The new streaming sale is still less than in its infancy, so it is a good opportunity to gain insights based on what we already know how it works and prepare the strategy to beat your competitors.
The best way to put into context what is going to happen in the coming months is, without a doubt, to look at how it is evolving in the United States and China. Especially in the Asian country, which is increasingly setting the trends in everything related to e-commerce.
Live streaming commerce in China
The first thing to say is that this is not a new phenomenon. In 2019, it is estimated that live streaming already generated sales of about $63 billion.
It is also true that in such a gigantic market it may not seem much, but in terms of growth it is exponential. To give you an idea, according to the same source, in 2020 the growth doubled comfortably reaching 130 billion dollars. Clearly it works and interests the public. Now let’s see exactly how this milestone has been achieved.
The Chinese are crazy about social networks. They are completely integrated into their daily lives, more so than in Europe or America. The only difference is that, being a country with institutionally controlled Internet, they have their own platforms. It is important to emphasize that they have certain equivalencies with respect to other markets. Thus their Twitter would be Weibo, TikTok would be equated with Douyin and then there is Taobao, which is a platform driven by AliBaba and could be defined as an eCommerce very oriented to this latest trend of selling through live video.
Logically, social networks always carry with them the figure of influencers, here and in China. What’s more, we could even say that in this market they are particularly effective as a marketing resource.
These prescribers dedicate sessions of between 2 and 3 hours to show in detail and recommend products. In each live video, which they advertise profusely on their profiles, they can present an average of 30 different products within the Taobao Live platform. In these shows, each influencer uses streaming and their resources according to their own communication tone, audience and what they are selling.
Makeup is usually accompanied by a tutorial on how to use it, as well as hygiene, household or electronic products, for example. If what is being sold is clothing, they will try to convince us with a small live fashion show (absolutely everything is sold).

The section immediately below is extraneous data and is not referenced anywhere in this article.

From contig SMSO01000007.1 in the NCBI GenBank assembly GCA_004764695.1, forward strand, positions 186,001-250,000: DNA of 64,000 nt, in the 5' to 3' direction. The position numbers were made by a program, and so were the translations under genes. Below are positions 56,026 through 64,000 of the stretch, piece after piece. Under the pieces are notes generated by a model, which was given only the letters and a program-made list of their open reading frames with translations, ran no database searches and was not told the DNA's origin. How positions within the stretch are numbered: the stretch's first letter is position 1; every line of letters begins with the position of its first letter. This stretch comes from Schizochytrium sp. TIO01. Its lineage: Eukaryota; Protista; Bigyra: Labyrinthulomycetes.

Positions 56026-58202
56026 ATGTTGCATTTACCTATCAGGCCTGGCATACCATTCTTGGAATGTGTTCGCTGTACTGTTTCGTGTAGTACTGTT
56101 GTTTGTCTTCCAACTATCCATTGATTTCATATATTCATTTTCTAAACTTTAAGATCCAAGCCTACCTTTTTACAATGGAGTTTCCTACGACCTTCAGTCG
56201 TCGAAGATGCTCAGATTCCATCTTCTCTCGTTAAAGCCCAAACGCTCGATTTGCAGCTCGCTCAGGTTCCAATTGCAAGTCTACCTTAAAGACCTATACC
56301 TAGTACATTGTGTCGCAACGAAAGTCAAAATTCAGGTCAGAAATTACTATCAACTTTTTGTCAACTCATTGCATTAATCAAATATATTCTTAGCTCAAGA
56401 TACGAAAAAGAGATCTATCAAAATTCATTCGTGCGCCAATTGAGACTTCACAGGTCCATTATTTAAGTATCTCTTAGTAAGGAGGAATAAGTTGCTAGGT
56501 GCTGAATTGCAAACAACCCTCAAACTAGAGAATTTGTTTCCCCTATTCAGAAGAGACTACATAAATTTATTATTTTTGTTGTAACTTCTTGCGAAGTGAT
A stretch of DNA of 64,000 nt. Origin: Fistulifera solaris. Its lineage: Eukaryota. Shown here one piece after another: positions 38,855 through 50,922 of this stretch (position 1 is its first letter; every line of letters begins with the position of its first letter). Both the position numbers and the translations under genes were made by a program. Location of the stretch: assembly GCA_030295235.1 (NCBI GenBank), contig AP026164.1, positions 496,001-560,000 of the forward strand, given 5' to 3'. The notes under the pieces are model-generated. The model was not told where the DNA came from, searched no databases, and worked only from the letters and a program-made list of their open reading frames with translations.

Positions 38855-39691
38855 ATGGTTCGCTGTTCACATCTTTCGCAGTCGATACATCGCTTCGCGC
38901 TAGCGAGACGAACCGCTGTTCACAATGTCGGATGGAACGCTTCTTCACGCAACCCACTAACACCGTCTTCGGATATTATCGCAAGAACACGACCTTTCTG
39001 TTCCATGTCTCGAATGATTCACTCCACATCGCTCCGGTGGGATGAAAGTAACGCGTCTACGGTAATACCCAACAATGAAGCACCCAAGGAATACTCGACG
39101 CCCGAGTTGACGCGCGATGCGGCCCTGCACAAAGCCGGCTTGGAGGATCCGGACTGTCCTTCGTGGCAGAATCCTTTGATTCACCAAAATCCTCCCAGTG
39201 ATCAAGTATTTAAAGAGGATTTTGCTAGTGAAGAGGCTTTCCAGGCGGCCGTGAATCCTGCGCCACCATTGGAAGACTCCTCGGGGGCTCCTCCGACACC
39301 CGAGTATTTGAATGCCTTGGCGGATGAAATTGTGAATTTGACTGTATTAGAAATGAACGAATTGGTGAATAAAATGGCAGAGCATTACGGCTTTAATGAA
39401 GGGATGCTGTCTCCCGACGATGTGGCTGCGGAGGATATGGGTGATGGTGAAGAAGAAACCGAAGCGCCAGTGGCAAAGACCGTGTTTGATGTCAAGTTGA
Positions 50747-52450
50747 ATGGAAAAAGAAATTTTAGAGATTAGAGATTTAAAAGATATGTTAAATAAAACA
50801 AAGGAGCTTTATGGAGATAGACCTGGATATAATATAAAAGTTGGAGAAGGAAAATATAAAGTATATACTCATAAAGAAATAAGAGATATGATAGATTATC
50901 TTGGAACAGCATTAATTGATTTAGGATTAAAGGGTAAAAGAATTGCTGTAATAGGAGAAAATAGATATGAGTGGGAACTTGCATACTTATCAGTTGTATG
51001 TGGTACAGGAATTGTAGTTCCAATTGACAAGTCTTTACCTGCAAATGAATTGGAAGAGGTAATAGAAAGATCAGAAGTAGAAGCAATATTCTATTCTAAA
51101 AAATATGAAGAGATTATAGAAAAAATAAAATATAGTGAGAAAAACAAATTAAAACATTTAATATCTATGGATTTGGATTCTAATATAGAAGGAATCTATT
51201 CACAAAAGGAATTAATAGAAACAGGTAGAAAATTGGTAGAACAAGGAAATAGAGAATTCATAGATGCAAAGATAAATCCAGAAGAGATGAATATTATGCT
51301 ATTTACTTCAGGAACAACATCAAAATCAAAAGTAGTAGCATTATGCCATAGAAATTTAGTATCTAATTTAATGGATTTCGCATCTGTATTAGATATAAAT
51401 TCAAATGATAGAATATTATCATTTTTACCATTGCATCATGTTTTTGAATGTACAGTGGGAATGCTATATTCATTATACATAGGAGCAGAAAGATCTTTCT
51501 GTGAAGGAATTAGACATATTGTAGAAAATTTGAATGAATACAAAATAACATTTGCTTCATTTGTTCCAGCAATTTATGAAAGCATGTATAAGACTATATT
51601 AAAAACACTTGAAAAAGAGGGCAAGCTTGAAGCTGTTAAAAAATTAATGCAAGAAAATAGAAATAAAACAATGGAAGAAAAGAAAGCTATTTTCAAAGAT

While all this is happening on screen, the chat is “smoking” and is always present with interactions between users and prescribers.
At the end of the demo, the link is published that allows you to buy the product directly using any of the most common payment platforms in that market.
In the end, it is a format that combines pure entertainment, lifestyle and discounts thanks to the use of coupons and promotional codes.
Live streaming commerce in the United States and Europe
No one wants to miss this train and, of course, Amazon is the first interested in making influencers profitable beyond its affiliate programs.
Actually, what this platform has done is to simply copy what works for the Chinese and dump it in its own marketplace. To do this, they have created what they have called Amazon Live, which replicates almost to the millimeter the operation of Taobao Live (although adapted to Western aesthetic canons).
That is: large screen area for video and leave the chat in a less invasive way. At the bottom, the link to the products being discussed is displayed directly, highlighting the one that appears at that moment in the streaming.
At the moment, Amazon Live is only available in the United States, but if things go as expected, it is only a matter of time before it makes its way to the rest of the marketplaces.